Fall color is not just about deciduous trees. ‘Elegans’ Japanese cedar (Cryptomeria japonica ‘Elegans’, Zones 5–8) is a wonderful conifer tree that changes color in the fall. The green branches have a slightly weeping layered look that changes to plum and red plumes when the weather cools. The beautiful color remains until spring, when fresh new growth becomes green again. A fast grower, ‘Elegans’ can reach 60 feet tall and 20 feet wide. It is adaptable to many different types of situations, and when given good water, a slow-release fertilizer, and well-drained soil, it creates a stunning statement in the garden. There are many dwarf cultivars available, but not all have fall color. When selecting cultivars, be sure to check the plant tag or description for fall color and growing conditions that match your garden.

Golden Raindrops crabapple in fall
Golden Raindrops® crabapple. Photo: Susan Calhoun

Golden Raindrops® crabapple dazzles with striking yellow leaves and fruit

If you are looking for a tough tree for any situation, the Golden Raindrops® crabapple (Malus transitoria ‘Schmidtcutleaf’, Zones 4–8) is a solid choice. I became intimately acquainted with this tree at a Northwest Flower and Garden Show display garden I created. We forced a 15-foot-tall specimen tree in a greenhouse for the show—where it was put to the test when it was severely damaged during placement and suffered from environmental shock. After the show, we held out little hope for its recovery, but we heeled it into a garden bed at my office.

Now five years later, I am happy to report that this tree is absolutely fabulous and has never missed a beat. It puts out a prolific display of white blooms in spring. In fall, it puts on another stellar performance when its small leaves turn brilliant yellow among tiny yellow fruits that birds love. Long after the leaves are blown off, the yellow fruit prevails through most of the winter until the birds finish them off. Golden Raindrops® does best when planted in full sun or bright shade. A great carefree tree for any garden, even with little water, it grows to about 20 feet tall and is 15 to 20 feet wide.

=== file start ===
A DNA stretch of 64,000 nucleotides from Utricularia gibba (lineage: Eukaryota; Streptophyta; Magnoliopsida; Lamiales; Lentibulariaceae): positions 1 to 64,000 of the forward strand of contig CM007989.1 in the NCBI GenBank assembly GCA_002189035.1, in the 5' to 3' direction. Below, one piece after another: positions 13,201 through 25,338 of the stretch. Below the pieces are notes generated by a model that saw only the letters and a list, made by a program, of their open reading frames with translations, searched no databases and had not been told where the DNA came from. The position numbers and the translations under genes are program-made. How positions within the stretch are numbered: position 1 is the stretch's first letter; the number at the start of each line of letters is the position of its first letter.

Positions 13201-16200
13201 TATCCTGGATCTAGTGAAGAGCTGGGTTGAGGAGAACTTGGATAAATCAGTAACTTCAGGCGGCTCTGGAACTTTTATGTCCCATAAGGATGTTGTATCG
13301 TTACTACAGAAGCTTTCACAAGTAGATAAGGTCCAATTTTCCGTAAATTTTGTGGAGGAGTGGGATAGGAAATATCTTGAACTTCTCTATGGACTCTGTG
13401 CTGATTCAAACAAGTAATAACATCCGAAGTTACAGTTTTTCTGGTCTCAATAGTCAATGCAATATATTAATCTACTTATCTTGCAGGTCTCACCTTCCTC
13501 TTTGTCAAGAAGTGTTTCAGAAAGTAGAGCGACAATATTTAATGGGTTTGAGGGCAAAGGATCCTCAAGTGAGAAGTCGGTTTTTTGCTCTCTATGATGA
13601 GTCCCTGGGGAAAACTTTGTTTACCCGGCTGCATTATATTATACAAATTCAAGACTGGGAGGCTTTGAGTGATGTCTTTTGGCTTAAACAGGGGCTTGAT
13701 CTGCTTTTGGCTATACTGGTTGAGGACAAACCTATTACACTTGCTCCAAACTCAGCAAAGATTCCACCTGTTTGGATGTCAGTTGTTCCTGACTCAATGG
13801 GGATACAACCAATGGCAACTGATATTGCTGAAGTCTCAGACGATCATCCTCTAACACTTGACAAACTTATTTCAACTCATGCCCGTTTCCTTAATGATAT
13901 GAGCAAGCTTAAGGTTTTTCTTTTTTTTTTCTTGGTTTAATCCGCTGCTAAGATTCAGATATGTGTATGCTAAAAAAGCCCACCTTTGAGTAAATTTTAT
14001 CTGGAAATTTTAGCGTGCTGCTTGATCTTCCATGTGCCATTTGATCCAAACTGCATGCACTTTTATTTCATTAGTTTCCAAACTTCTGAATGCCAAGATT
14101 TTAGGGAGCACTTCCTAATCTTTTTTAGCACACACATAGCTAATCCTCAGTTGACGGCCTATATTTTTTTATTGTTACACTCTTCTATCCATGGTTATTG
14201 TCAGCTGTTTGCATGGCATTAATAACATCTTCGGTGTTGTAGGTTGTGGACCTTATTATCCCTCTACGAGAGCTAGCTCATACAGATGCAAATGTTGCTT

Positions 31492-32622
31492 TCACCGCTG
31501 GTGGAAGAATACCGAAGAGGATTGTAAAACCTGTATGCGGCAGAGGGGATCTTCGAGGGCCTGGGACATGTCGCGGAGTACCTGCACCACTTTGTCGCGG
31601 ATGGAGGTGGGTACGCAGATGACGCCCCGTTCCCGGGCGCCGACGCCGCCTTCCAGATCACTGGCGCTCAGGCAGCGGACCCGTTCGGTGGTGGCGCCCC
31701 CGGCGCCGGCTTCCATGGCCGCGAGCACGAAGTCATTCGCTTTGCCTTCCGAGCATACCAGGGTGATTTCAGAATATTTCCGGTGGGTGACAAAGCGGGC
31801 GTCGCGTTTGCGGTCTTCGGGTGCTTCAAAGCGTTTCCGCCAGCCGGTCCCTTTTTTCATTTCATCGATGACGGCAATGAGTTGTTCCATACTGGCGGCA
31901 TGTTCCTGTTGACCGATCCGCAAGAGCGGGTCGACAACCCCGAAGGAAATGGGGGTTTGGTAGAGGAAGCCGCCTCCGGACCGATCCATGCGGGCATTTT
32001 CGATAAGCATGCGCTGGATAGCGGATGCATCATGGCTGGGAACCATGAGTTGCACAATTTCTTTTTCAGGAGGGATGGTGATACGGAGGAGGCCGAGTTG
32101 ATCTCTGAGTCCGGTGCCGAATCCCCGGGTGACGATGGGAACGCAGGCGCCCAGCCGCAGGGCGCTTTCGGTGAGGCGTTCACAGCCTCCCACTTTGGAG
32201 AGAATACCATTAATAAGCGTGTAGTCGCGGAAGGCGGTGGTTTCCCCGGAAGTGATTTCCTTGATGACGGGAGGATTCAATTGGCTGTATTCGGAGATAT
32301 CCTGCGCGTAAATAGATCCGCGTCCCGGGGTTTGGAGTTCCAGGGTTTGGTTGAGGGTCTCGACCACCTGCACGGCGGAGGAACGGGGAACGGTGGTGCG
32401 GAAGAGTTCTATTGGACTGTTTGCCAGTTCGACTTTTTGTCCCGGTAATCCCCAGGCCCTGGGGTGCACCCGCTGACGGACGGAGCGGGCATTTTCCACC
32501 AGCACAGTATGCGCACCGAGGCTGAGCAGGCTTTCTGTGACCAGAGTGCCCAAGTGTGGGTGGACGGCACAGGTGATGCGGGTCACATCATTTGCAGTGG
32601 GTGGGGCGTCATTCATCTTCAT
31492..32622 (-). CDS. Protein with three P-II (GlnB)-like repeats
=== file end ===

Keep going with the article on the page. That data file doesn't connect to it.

Here are a few of my also-ran fall-tree favorites:

  • Mandarin Jewel® Kousa dogwood (Cornus kousa* ‘Madi-11’, Zones 5–8) features bright orange seedpods in fall.
  • ‘Sunsation’ magnolia (Magnolia ‘Sunsation’, Zones 5–9) has large leaves that turn yellow with a touch of red in the fall, and large seedpods on stark dark branches in winter.
  • Golden Bell Tower™ Persian ironwood (Parrotia persica ‘Chrishaven1’, Zones 4–8) is a columnar tree with rippled leaves that change to brilliant orange-yellow dipped in red in fall.

If you are thinking about adding a fall color tree to your garden, fall is the best time to do it. The nurseries are usually getting new stock in, and many of the trees are in color. Cooler temps and rains help with success in planting. Water well and often until the rains make the soil moist again. Add compost in the hole and as a mulch; this will provide continuous slow-release nutrients during the fall and winter. Don’t add fertilizer during fall planting.

*This plant is considered invasive in some areas of the country. For more information, please visit


—Susan Calhoun is the owner of Plantswoman Design in Bainbridge Island, Washington.